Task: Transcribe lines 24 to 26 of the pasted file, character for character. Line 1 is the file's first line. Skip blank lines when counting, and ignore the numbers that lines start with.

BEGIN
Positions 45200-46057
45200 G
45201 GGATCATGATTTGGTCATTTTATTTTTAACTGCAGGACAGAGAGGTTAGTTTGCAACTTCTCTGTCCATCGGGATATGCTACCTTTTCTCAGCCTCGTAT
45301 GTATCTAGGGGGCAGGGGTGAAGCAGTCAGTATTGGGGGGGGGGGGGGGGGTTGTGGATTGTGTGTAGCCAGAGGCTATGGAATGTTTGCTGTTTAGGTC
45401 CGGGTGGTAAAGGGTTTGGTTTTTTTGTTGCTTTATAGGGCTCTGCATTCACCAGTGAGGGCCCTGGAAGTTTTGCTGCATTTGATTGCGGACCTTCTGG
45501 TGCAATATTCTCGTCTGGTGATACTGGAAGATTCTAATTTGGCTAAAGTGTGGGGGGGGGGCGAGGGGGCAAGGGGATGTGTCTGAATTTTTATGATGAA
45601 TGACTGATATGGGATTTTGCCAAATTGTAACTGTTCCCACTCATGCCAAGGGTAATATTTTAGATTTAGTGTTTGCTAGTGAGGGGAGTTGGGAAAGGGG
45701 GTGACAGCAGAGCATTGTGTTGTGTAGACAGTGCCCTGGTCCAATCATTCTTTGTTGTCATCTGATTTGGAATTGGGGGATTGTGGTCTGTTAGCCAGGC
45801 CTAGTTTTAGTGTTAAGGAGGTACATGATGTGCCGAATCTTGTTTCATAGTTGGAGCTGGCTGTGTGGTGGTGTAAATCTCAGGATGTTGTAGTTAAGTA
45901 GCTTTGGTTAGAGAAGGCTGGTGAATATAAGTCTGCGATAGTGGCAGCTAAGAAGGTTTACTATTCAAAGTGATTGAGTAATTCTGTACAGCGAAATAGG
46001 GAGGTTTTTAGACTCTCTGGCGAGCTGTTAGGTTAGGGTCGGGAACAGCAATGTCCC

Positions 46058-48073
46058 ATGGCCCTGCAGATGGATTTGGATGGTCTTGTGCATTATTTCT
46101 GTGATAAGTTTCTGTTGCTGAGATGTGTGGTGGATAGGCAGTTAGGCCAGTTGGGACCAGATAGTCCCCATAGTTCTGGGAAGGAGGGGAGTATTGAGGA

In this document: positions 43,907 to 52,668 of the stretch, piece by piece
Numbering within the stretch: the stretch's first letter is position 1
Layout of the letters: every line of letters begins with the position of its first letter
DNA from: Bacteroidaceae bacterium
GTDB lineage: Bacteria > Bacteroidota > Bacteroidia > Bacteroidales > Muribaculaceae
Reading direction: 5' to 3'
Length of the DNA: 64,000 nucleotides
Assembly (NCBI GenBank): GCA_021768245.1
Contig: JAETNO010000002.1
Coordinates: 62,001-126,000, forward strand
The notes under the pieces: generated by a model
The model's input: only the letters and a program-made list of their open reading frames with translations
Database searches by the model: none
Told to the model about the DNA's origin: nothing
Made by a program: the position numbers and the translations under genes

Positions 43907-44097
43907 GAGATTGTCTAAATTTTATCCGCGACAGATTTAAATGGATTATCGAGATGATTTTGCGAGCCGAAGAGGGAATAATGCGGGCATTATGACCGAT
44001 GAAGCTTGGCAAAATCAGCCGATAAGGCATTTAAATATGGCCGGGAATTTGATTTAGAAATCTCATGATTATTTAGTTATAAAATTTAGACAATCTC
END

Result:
Coordinates: 62,001-126,000, forward strand
The notes under the pieces: generated by a model
The model's input: only the letters and a program-made list of their open reading frames with translations